As a young man growing up in the dense Amazon Rainforest, this book was the only souvenir of my earlier childhood in England. I read this book every night before I went to bed on my matress of liana and shredded tree roots. It's not a particularly enthralling book, but for me it holds special sentimental value, as it was given to me by my great uncle, a good friend of Marilyn Todd's (the author). The story is set in Roman times and falls under the category of crime. It includes light humour in some places and is rife with double-entendres like, for example, one of the central characters, Gaius, who is ostentatios and camp and lives up to the implications of his name. Claudia, the main character is followed throughout the book, and it is her that most of the humour surrounds. It is possibly called sour grapes due to the fact that grapes were a crucial part of the Roman diet, and it is fairly ironic that they are sour
*** The Author ***
The author was born in Middlesex, later lived in West Sussex where she run a secretarial business from home, and now lives in France. She has no formal educational qualifications in the classics, but says that the origins of Greek mythology have always fascinated her.
She has written 13 books in her series of Ancient Roman murder mysteries. Sour Grapes is number 12 in the series. It didn't seem to matter that I hadn't read the previous ones first, although I believe that they do contain some of the same characters.
She is now writing books about a High Priestess in Ancient Greece.
*** Historical Setting ***
This is set in Tuscany during the reign of the Ancient Roman Emperor Augustus Caesar. The Empire was at peace, with a whole generation now having lived without experiencing civil war.
Slave labour worked the fertile land, and slaves or convicted criminals mined for the mineral wealth. The good economic climate meant that extremely impressive building work could be done, and the citizens enjoyed the benefits of increased wealth.
Readers will also learn about the Etruscan way of life, as well as that of the Romans, as the two communities live side by side.
*** Writing Style ***
This story contains what I think is a weird mix of colloquial modern English in this ancient setting.
The author often uses this up-to-date writing style to add humour to the story. Some jokes I found a bit corny, but most made me laugh. Overall I liked the humour in the book, which was mostly generated by the main character Claudia. Examples of the humour are a man named "Gaius" (replace the I with a Y to learn more about him), and an inscription under a gorgon's head on the doors of the public ovens, putting a curse on "any nosey parkers who felt like peering inside and ruining the rising process."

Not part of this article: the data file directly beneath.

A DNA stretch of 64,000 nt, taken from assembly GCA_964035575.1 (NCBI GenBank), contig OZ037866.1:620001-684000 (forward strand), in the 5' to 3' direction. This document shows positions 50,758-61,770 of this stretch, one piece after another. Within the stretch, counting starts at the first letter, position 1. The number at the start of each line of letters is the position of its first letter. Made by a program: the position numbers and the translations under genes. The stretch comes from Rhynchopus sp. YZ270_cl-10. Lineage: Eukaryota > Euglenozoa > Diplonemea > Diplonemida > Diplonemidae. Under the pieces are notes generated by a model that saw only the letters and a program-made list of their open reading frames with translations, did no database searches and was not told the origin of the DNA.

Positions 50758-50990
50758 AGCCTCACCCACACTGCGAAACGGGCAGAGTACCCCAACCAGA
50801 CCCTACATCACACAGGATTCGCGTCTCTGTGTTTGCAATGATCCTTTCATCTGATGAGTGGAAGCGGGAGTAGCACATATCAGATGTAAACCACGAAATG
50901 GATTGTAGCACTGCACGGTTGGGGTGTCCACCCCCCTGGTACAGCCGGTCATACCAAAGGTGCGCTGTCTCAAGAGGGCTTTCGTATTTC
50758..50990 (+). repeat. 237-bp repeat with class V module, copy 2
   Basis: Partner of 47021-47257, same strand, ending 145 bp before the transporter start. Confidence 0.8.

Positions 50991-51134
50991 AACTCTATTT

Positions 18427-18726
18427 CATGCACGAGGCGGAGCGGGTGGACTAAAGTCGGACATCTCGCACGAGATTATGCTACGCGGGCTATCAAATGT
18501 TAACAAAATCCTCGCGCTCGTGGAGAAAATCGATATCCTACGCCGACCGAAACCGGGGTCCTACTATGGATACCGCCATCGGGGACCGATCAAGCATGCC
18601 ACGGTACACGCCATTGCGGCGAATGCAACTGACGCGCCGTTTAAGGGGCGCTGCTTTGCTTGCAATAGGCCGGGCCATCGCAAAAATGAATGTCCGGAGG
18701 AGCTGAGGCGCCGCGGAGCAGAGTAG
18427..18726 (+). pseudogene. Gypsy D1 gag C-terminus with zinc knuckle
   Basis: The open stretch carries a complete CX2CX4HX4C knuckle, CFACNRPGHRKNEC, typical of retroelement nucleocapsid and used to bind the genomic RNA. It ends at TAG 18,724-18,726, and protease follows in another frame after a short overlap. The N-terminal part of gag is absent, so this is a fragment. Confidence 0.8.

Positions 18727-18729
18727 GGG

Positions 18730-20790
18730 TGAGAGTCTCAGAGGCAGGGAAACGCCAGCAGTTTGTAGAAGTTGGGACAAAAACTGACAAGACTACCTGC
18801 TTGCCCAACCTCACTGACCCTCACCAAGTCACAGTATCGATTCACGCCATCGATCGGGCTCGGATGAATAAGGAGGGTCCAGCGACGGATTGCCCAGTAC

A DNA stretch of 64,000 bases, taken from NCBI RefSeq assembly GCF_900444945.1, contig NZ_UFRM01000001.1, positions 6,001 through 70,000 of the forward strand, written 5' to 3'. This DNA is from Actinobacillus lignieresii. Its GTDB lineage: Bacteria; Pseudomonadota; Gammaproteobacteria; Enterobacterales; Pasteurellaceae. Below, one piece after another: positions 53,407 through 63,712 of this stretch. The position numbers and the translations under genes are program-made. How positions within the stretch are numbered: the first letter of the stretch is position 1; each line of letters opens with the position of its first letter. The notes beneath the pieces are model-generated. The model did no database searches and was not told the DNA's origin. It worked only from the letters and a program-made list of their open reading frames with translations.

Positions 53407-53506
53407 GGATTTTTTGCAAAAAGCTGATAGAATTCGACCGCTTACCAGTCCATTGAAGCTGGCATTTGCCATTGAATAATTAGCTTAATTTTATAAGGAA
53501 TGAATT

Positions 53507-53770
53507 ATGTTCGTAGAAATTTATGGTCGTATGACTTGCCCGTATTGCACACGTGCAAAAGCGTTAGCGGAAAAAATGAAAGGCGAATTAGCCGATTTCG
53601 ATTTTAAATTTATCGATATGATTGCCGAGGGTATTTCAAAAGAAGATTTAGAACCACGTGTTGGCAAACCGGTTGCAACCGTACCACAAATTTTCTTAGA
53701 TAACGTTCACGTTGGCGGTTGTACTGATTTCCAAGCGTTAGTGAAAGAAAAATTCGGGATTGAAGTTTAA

The humour contained in most of the story, fades towards the end of the book, where many plot lines come to a conclusion and multiple mysteries are solved. Here many concentrated deductions over a few pages taxed my brain, and I would have preferred the strands of the plot to have been revealed more slowly to me.
The parts of the book I like least were when the reader is told how the different gods are reacting to the plot. I often found these too long and boring. Readers should skip these passages, if they feel the same as me, because I now know that they are not essential to the plot. Thankfully, the rest of the book is fast paced.
I grew to know and have sympathy for the main character Claudia. As for the other characters, perhaps if I had found them easier to understand, it may have helped me solve the mysteries prematurely.
*** Background to Plot ***
Claudia Serferius is a beautiful widow and wine merchant who often finds herself involved in doing amateur investigative work. Claudia wants to remain an independent woman, although the laws and customs of Ancient Rome are making it difficult. After two years of state allocated mourning time, she should remarry, but even if she doesn't, the marriage of another may affect her.
Her mother-in-law has also been widowed, and if she remarries, her husband will have legal rights over the single Claudia, as he will be the new male head of the family. No wonder she feels a need to find out more about mother-in-law's admirer.
Murders, and other crimes, which Claudia suspects may be connected, are plentiful, and most of the plot revolves around solving them, including separating superstition from fact. The violence is moderately described, so suitable for all but the very skirmish.
*** Recommendation ***
I am no expert in Ancient Roman history and there was nothing obviously wrong with the historical setting to me, but I suspect that this is not the best author for authenticity of the period. I could find no reference either in the book, or on the internet, to any research undertaken by the author, but I did find an admission on the web that she had no background in the classics.
Despite my criticisms, I did enjoy this book, especially the easy going writing style and the plays on words in the humour. Some readers may find these too corny though.
There is a better (larger) than average print size, and quality of the paper than I would normally expect from paperbacks.
I hope to read some more books in this series about Claudia Serferius soon.
Paperback: 249 pages
Publisher: Severn House Publishers Ltd (April 2006)
Visiting her stepmother at the family estate in Tuscany, Claudia is concerned at the gaggle of hangers-on surrounding the old lady. There's the sorceress Candace and the handsome horse trader Darius, both of whom seem to hold Larentia equally in their thrall. And, what of the series of recent local murders, and the mishaps - including soured wine - that have befallen a number of people? Amidst the mysteries of the local religion, could the god Fufluns be working some plan; or even Veive, the god of revenge? Or are there even more sinister forces at work?